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Huge swaths of astronomy are functionally unreproducible. We can argue about the math but many phenomena exist as a single example and/or that's basically static on our time scales. The best we can do is see if the math seems to produce similar looking structures when (sparsely) simulated.



There's a difference between an observation and an experiment. Lab experiments should be reproducible. The fact that astronomical events are not reproducible does not make the study of them unscientific, but it also doesn't imply that lab experiments should be one time events.


Would there be a problem with just calling it something else other than science then? I don't see the need to bend definitions of words to account for inconvenient circumstances. I am a programmer and do hard stuff, I don't require people to call me a scientist. Mathematicians do hard stuff, they don't complain that they're not called scientists. Engineers, too, are not scientists. It's not pejorative, just a statement of fact. If what you say is correct, then what is the issue with just saying astronomy is not a scientific field?


Well attempting to exclude astronomy/astrophysics from the umbrella of science would be bending the definition far more than the current status quo.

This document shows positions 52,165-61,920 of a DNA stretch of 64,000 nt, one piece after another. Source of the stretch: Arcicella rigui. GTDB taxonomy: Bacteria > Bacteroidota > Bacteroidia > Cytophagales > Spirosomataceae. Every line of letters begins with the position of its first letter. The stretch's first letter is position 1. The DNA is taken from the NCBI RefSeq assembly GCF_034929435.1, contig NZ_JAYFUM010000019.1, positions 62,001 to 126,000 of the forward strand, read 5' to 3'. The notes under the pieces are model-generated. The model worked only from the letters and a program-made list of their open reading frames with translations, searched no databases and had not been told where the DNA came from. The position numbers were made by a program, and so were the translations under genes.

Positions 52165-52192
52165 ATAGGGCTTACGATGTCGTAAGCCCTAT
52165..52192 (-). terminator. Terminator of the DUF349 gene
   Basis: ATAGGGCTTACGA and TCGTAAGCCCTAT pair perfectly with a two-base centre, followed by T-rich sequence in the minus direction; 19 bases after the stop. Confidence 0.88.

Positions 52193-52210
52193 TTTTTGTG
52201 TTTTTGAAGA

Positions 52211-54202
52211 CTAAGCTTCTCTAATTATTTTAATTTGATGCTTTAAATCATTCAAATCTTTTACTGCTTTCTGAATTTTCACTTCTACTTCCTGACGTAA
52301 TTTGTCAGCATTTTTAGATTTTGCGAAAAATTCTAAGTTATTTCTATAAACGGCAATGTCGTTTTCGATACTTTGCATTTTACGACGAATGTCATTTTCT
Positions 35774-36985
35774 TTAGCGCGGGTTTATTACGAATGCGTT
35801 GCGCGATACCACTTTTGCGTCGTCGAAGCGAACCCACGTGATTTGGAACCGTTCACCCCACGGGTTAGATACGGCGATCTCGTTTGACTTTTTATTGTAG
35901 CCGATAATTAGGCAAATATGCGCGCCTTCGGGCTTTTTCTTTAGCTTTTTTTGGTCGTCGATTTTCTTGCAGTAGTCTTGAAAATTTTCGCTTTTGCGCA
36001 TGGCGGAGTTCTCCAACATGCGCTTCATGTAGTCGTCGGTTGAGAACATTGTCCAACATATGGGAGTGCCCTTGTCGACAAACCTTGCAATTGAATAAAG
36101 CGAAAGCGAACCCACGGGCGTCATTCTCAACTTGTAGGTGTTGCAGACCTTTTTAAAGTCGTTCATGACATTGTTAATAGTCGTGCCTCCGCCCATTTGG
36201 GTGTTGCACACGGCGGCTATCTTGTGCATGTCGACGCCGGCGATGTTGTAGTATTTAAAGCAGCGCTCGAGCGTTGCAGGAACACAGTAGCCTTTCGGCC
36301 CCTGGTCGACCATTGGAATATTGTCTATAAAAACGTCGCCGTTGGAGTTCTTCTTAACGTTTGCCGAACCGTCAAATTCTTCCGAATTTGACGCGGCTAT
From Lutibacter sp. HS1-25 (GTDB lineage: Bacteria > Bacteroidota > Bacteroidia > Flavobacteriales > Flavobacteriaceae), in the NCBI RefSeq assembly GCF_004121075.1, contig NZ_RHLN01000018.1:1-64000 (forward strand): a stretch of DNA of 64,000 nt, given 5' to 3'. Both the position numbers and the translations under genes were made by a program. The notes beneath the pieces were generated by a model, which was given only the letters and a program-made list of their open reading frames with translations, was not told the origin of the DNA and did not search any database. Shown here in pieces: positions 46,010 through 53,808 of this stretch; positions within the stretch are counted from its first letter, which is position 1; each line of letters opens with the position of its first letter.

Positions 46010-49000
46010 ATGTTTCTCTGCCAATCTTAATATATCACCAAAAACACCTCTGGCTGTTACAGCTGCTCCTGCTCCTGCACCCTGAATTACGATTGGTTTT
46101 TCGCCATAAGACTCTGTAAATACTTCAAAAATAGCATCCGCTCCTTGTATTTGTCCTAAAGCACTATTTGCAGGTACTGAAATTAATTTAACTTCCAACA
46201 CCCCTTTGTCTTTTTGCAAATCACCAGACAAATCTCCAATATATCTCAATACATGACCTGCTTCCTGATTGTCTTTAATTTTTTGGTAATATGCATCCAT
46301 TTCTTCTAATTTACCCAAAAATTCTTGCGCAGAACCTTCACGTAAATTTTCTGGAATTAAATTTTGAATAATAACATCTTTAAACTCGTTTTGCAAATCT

Part of this is that science isn't about experimentation, it's about observation. We perform experiments when possible so that we have more stuff to observe, or more controlled events.

Much of astronomy, atmospheric physics, geology, medicine, the "soft" sciences and I'm sure plenty of other "hard" fields are at the mercy of certain phenomena having sweet FA for data points. And I'm sure they all do what astrophysicists do: make sure that what we do have plenty of data for works; make our extrapolations with as few assumptions/rounding errors as we can; and revisit existing models anytime we find a new data point.

It's as scientific as anything it's simply going to take longer to sort out in some cases.


I once had a very long and intense argument with a guy who was offended because I thought that I wasn't a scientist even though I studied Software Engineering (not even Computer Science).

Apparently people take that crap seriously.


I think this is a straw man. Astronomers, astrophysicists, etc. go to enormous lengths to address these issues over time and are well aware of the shortcomings of their work. When black holes were predicted, none had been observed. I'd suggest that astronomy is a terrible place to make claims about irreproducibility.

Cosmology on the other hand...




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